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the agricultural heart of North America, of the United States,
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and securing the contract with the dirtiest fuel in the world
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by consumption of the United States,
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and promoting a huge disincentive
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to a sustainable clean energy future for America.
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Here you see the route down the Mackenzie Valley.
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This would put a pipeline to take natural gas
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from the Beaufort Sea through the heart
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of the third largest watershed basin in the world,
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and the only one which is 95 percent intact.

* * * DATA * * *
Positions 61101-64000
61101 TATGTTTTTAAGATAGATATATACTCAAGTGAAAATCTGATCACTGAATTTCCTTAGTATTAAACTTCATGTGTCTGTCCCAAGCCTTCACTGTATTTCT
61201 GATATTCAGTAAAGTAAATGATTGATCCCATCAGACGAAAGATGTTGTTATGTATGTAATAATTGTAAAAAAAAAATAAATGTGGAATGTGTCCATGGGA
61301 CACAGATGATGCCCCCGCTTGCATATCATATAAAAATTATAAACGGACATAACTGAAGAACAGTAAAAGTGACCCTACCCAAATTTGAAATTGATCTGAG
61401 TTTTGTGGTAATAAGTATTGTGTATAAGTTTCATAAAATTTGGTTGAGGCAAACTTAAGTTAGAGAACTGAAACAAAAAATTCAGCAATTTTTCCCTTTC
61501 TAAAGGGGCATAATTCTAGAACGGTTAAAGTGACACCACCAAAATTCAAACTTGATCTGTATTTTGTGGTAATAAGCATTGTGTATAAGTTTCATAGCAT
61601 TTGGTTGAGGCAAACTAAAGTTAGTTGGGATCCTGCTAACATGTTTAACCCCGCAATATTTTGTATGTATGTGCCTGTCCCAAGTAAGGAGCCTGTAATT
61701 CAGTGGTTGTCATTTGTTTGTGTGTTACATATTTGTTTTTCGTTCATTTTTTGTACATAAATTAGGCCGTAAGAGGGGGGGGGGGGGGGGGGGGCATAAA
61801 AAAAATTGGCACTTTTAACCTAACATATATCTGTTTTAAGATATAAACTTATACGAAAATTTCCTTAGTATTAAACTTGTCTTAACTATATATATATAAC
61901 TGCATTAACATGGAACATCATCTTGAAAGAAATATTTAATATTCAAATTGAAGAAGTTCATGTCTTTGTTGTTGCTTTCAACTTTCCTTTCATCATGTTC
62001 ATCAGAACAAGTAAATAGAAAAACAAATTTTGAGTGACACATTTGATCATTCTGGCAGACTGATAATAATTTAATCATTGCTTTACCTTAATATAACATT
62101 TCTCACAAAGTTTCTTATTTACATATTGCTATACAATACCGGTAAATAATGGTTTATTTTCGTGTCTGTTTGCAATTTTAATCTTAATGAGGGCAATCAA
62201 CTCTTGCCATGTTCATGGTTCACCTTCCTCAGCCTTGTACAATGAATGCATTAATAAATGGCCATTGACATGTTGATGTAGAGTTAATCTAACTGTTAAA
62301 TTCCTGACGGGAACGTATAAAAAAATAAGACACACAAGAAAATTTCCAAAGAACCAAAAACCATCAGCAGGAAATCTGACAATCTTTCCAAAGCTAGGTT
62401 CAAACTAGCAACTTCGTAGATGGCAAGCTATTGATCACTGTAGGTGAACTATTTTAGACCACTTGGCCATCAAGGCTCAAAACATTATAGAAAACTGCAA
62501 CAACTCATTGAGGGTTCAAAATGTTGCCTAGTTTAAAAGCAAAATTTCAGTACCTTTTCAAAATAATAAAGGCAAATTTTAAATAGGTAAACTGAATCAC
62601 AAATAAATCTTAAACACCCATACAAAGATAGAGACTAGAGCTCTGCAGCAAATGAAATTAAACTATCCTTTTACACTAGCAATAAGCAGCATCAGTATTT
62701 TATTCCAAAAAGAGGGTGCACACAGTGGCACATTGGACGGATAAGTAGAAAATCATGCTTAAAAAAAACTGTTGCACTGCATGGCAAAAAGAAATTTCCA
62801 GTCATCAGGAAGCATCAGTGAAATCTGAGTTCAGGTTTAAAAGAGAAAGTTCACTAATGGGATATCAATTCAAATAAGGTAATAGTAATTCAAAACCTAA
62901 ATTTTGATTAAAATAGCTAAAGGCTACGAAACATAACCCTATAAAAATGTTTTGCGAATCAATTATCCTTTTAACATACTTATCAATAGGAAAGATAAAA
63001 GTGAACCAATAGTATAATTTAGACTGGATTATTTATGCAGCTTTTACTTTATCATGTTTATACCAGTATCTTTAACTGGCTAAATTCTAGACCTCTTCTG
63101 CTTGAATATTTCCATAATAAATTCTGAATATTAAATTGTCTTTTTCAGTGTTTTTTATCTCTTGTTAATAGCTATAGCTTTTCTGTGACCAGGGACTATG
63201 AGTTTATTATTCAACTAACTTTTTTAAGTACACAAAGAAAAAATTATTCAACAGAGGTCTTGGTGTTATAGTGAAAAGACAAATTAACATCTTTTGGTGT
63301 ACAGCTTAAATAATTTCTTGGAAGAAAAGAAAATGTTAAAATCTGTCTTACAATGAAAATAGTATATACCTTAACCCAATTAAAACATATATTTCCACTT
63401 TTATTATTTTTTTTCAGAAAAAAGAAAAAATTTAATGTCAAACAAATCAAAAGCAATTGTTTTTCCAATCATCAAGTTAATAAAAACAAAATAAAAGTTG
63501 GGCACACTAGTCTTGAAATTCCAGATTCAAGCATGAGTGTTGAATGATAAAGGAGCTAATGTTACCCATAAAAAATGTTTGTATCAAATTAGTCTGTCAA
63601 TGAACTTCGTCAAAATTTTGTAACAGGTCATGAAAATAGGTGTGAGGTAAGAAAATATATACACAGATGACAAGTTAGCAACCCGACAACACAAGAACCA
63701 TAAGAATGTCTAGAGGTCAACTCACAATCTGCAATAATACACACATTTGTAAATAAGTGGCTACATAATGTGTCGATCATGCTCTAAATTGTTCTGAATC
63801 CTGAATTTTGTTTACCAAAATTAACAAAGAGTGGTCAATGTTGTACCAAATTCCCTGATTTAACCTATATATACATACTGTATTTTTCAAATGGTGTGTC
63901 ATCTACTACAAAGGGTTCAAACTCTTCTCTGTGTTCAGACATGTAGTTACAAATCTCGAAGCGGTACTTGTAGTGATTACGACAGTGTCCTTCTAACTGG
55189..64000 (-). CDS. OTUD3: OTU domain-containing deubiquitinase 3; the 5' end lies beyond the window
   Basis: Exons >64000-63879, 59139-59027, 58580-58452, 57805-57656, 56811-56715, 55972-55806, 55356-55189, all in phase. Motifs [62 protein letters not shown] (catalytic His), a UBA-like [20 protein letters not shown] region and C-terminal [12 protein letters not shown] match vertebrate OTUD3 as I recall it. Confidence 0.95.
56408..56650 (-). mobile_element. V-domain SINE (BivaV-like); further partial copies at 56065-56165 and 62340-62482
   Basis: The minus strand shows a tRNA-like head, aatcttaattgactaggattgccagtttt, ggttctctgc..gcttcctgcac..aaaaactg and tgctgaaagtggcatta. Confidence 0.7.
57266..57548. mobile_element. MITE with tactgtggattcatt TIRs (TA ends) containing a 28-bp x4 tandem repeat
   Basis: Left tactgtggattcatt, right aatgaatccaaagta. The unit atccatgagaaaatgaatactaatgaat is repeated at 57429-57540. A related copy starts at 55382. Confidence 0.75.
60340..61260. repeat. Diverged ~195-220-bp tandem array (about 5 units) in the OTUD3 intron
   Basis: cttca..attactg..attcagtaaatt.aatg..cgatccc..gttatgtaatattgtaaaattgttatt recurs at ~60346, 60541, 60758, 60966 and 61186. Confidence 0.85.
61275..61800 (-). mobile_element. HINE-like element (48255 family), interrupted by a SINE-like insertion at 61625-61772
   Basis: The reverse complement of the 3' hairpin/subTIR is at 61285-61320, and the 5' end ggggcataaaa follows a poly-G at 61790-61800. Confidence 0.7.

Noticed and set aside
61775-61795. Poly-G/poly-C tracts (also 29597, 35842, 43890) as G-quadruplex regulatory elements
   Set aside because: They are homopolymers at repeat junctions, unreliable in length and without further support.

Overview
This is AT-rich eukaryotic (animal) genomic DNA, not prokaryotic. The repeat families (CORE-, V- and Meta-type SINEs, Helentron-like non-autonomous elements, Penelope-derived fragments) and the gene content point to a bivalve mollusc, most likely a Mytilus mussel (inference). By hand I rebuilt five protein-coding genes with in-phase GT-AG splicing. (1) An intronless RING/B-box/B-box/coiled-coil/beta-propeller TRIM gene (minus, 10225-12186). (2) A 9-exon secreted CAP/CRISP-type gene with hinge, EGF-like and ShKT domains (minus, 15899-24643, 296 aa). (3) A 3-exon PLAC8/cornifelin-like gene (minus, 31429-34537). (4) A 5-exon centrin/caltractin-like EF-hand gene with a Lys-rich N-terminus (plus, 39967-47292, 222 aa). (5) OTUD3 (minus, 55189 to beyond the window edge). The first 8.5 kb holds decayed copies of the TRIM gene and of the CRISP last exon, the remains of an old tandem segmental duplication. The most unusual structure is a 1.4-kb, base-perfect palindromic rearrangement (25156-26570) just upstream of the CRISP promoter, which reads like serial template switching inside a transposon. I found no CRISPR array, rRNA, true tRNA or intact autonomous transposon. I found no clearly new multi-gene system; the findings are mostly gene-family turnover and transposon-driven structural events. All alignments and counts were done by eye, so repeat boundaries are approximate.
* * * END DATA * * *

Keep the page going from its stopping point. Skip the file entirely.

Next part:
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And building a pipeline with an industrial highway
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would change forever this incredible wilderness,
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which is a true rarity on the planet today.
13:14
So the Great Bear Rainforest is just over
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the hill there, within a few miles we go from these
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dry boreal forests of 100-year-old trees,
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maybe 10 inches across,
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and soon we're in the coastal temperate rainforest,
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rain-drenched, 1,000-year-old trees,
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20 feet across, a completely different ecosystem.
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And the Great Bear Rainforest is generally considered
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to be the largest coastal temperate rainforest
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ecosystem in the world.